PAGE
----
Therefore, I see no reason to try to force people to play the latest version of my games by removing the previous versions form the download area. What version of Microlite74 someone uses really does not matter to me. Even if I were selling them, it would not matter to me. It does not cost me anything to keep the old versions available in PDF (or even POD) form, so whether someone gives me X dollars for edition A or edition B would not really affect the bottom line. However, removing earlier editions could affect the bottom line as people who like them but do not like the current edition would not be spending any money with my games at all.


Please Donate imageThe Holiday 2013 Cancer Fund Drive is on. Every $10 donated gives you one chance to win one or more of more than 40 non-TSR D&D items published in the late 1970s and early 1980s. You can see the complete list of giveaway items and read more about this fund drive in this post: Holiday 2013 Cancer Fund Drive (with lots of Third Party D&D Giveaway Items). This is in addition to the usual PDF downloads and other benefits of a donation to the RetroRoleplaying Cancer Fund. All donations will be used to pay the property taxes on our house as we had to use the money saved for this to pay for more medical treatment for my wife's cancer and other medical problems treatment related bills (see the linked post above for more info), send a donation in any amount -- small or large -- to me via Paypal.Thank you!

We need to raise about $3400 by the end of January, as of this post this drive has raised $2651 (78% of our goal and only $749 to go). Thanks to everyone who donates, spreads the word, or thinks positive thoughts for us!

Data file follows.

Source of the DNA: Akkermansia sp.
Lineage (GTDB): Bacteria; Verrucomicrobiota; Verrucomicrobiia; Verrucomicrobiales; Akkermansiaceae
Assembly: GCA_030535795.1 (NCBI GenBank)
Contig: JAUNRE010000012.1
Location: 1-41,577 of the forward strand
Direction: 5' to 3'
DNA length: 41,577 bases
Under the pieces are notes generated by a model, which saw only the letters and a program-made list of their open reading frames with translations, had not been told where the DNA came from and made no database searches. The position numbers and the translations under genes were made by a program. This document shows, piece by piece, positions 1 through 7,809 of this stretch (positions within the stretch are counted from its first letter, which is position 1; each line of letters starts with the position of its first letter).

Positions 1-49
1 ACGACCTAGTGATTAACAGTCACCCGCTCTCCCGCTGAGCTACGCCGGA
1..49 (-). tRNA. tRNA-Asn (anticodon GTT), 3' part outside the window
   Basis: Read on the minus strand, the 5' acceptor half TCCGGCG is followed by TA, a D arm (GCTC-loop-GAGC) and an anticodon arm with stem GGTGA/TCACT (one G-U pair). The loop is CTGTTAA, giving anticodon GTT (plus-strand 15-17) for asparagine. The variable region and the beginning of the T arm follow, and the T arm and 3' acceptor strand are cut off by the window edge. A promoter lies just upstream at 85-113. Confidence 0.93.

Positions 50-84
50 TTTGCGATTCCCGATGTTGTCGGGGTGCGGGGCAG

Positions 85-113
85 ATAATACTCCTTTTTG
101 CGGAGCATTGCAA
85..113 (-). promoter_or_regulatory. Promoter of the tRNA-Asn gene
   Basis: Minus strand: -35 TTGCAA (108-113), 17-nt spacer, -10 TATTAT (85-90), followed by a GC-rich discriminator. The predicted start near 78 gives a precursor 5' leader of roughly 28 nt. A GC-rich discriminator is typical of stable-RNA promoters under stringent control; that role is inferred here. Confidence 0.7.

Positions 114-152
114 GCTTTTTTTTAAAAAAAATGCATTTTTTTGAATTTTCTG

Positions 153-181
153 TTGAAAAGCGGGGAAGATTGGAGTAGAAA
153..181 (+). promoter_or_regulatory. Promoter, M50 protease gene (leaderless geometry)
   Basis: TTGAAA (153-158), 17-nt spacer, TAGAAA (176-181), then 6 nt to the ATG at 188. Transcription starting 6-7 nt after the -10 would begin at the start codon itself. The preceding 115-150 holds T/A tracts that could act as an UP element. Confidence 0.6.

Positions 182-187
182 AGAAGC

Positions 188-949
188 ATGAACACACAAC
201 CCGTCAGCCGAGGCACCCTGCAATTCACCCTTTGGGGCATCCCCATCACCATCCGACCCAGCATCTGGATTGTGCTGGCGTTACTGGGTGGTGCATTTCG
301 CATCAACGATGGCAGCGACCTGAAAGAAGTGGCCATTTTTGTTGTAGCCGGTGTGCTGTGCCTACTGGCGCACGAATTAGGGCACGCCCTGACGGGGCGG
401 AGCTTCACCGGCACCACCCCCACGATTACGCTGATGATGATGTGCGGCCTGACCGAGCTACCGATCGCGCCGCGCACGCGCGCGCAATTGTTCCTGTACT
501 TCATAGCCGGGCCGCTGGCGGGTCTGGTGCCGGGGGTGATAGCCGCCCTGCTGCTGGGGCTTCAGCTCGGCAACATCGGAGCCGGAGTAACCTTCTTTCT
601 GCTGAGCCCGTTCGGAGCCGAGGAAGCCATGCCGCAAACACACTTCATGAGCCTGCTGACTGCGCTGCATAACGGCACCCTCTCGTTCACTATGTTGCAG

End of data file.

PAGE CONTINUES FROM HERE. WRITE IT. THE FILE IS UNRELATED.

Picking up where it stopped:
RetroRoleplaying Holiday Cancer Fund Drive: Third Giveaway Winners!

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Divine Right Box CoverThe drawing for the third $750 progress giveaway item (photocopies of Domesday Book issues 4 - 12 and a copy of the TSR Lankhmar and Divine Right board games) was held last Sunday after my regular Sunday Game. Our winners are:

Allison W.: Doomsday Book issues/Lankhmar and Divine Right
Andrew H.: $25 DriveThruRPG gift certificate
Theodore C.: $25 DriveThruRPG gift certificate
Wilhelm O.: Baldur's Gate and Baldur's Gate II (on GOG)

The Holiday 2013 Cancer Fund Drive ends Friday, January 31 and the main drawing should be held this next Sunday evening after my Sunday Game. If we reach the fourth goal point ($3000), there will also be a drawing for the fourth $750 progress giveaway item (the Artists of TSR portfolio).

To see the huge list of third party D&D items that will go to lucky donors at the end of this drive, see the original post (Holiday 2013 Cancer Fund Drive (with lots of Third Party D&D Giveaway Items)), but here is just one of the ten sets of items that a lucky donor will receive:

2nd Group, published by The Companions: The Curse on Hareth (1982), Plague of Terror (1983), Brotherhood of the Bolt (1983), Streets of Gems (1983), and Gems for Death (1983), and Treasure Trove I: Cards of Power (1982).

Donations are much appreciated and I'd like to thank everyone who has donated or will donate!


Please Donate imageThe Holiday 2013 Cancer Fund Drive is on. Every $10 donated gives you one chance to win one or more of more than 40 non-TSR D&D items published in the late 1970s and early 1980s. You can see the complete list of giveaway items and read more about this fund drive in this post: Holiday 2013 Cancer Fund Drive (with lots of Third Party D&D Giveaway Items). This is in addition to the usual PDF downloads and other benefits of a donation to the RetroRoleplaying Cancer Fund. All donations will be used to pay the property taxes on our house as we had to use the money saved for this to pay for more medical treatment for my wife's cancer and other medical problems treatment related bills (see the linked post above for more info), send a donation in any amount -- small or large -- to me via Paypal.Thank you!

We need to raise about $3400 by the end of January, as of this post this drive has raised $2619 (77% of our goal and only $781 to go). Thanks to everyone who donates, spreads the word, or thinks positive thoughts for us!